Of course, though I’m the editor of this one (and also wrote a story), anthologies do not happen without the brilliant authors behind the contributions, especially the queer ones! Here’s the copy including the official lineup:
Fifteen acclaimed YA writers put their modern spin on William Shakespeare’s celebrated classics! West Side Story. 10 Things I Hate About You. Kiss Me, Kate. Contemporary audiences have always craved reimaginings of Shakespeare’s most beloved works. Now, some of today’s best writers for teens take on the Bard in these 15 whip-smart and original retellings!
Contributors include Dahlia Adler (reimagining The Merchant of Venice), Kayla Ancrum (The Taming of the Shrew), Lily Anderson (As You Like It), Patrice Caldwell (Hamlet), Melissa Bashardoust (A Winter’s Tale), A.R. Capetta and Cory McCarthy (Much Ado About Nothing), Brittany Cavallaro (Sonnet 147), Joy McCullough (King Lear), Anna-Marie McLemore (A Midsummer Night’s Dream), Samantha Mabry (Macbeth), Tochi Onyebuchi (Coriolanus), Mark Oshiro (Twelfth Night), Lindsay Smith (Julius Caesar), Kiersten White (Romeo and Juliet), and Emily Wibberley and Austin Siegemund-Broka (The Tempest).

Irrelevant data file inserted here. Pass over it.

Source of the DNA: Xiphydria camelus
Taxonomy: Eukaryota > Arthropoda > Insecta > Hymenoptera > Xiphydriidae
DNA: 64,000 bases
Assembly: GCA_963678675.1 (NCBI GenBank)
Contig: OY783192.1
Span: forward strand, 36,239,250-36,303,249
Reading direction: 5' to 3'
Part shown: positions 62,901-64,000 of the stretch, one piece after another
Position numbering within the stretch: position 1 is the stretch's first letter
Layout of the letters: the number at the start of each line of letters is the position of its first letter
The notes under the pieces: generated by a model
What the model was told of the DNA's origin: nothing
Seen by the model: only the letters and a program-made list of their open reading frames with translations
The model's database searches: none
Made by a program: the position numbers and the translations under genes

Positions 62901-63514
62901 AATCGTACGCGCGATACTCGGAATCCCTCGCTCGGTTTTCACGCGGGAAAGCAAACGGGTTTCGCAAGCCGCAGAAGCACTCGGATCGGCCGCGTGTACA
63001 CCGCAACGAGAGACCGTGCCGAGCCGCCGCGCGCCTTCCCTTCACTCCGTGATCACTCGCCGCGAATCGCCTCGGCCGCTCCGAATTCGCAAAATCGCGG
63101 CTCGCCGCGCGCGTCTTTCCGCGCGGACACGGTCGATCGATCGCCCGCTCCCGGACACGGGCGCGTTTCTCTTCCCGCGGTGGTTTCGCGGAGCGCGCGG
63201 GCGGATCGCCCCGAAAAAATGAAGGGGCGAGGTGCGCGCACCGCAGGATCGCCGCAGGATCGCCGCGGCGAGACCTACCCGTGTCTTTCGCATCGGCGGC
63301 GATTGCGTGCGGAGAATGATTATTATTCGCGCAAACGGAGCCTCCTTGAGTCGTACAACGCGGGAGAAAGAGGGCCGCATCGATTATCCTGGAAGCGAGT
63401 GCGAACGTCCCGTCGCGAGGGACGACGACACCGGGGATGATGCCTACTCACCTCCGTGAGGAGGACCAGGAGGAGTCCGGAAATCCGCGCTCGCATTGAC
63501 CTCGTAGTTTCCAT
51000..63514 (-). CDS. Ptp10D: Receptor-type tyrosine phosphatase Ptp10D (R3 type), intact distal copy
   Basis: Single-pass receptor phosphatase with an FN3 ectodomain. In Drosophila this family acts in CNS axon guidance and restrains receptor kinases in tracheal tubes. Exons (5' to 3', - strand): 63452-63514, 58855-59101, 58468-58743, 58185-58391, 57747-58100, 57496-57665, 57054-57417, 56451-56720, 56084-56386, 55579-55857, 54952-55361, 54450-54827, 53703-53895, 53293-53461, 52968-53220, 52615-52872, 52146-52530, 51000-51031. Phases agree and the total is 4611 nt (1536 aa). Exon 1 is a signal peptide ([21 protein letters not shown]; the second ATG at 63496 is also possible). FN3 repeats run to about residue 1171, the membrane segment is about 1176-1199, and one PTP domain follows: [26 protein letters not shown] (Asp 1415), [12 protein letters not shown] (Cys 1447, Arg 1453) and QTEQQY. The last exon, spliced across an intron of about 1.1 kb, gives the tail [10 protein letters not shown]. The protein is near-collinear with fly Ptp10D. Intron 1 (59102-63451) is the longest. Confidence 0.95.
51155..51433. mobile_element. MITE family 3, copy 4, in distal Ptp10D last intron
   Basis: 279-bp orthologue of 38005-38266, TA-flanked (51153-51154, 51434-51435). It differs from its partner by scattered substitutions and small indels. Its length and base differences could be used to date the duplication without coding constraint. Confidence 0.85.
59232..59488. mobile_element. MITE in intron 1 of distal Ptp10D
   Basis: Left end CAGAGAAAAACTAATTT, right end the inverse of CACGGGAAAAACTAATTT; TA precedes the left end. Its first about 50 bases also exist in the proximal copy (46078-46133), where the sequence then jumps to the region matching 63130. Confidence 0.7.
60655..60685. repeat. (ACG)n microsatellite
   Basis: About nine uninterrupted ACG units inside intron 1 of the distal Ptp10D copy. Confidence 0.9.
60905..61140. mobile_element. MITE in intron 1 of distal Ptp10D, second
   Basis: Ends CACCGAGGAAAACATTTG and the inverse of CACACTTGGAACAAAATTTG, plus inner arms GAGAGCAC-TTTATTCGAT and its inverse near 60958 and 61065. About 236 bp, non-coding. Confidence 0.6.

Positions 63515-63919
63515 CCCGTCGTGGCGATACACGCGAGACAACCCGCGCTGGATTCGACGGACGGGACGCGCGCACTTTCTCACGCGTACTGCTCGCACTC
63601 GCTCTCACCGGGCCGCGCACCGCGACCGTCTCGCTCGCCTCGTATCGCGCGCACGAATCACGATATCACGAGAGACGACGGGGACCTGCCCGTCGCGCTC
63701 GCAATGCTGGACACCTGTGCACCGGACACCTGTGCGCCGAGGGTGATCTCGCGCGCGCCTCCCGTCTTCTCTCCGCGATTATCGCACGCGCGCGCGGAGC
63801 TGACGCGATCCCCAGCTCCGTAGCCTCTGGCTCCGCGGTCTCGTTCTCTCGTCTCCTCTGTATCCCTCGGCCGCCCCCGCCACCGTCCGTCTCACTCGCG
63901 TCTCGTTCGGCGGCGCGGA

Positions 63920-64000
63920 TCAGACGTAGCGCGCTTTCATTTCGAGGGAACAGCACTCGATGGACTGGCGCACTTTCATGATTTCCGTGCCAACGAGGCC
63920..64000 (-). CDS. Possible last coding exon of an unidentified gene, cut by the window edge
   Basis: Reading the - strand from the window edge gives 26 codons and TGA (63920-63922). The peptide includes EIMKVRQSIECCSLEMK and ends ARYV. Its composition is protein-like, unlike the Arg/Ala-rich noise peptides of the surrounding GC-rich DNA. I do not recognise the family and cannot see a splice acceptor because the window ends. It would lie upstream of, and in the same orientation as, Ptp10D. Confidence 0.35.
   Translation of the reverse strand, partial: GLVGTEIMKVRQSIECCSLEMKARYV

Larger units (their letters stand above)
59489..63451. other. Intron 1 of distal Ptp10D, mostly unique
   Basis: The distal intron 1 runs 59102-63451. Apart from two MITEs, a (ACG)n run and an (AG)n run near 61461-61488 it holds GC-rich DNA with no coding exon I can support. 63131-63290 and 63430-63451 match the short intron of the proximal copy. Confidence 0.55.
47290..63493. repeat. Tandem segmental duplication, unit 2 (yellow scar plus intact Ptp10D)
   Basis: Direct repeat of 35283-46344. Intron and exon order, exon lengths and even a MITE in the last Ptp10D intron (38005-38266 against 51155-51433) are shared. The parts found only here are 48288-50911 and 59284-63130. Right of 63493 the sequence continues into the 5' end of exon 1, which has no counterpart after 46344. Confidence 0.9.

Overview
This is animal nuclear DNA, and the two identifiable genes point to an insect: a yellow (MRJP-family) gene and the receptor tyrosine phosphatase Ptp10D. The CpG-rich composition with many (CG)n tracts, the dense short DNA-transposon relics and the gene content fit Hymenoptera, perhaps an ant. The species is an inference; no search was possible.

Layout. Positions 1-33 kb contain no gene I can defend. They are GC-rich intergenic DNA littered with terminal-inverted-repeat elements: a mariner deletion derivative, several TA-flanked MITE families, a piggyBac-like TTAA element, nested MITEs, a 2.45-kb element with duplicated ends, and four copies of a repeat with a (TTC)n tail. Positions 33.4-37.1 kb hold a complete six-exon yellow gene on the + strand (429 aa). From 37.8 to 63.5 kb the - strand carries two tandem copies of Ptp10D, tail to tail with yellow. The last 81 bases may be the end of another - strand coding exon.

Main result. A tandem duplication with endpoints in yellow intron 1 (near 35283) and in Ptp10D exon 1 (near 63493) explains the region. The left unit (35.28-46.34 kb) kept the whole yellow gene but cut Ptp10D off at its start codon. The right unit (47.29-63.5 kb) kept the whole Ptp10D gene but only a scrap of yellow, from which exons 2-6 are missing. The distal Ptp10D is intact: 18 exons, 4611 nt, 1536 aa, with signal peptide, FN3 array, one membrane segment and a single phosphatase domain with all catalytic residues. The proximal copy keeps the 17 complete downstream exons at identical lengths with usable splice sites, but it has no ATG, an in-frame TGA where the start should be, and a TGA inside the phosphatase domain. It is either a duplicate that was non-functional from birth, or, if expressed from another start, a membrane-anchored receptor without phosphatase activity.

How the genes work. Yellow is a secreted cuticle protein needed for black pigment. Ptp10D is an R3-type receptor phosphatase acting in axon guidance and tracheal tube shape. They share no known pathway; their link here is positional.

Today on the site, we’re thrilled to welcome Grace Kwan, whose debut short story collection, Prelude & Other Stories, which was published by Life Rattle Press on June 1st and contains short stories short stories based on the author’s own life and coming of age as a bisexual Chinese-Malaysian-Canadian immigrant. Grace has provided us with an excerpt, so check out the cover and blurb below, then dig in!
Prelude & Other Stories by Grace Kwan
This collection of short stories transports the reader to the sizzling heat of Kuala Lumpur’s streets, to crimson sunsets at Vancouver’s bayside, and to the drizzly shores at Bible camp. The narrator, a young Chinese-Malaysian-Canadian girl, grapples with a simultaneously claustrophobic and distant relationship with her mother as she navigates her own teenage obstinacy, queer identity in the face of religion, and the universal pursuit of fitting in.
People love to tell me about how young and beautiful my mom looks for her age, with her dyed brown hair and dark chocolate eyes—and of course, her dancer’s physique.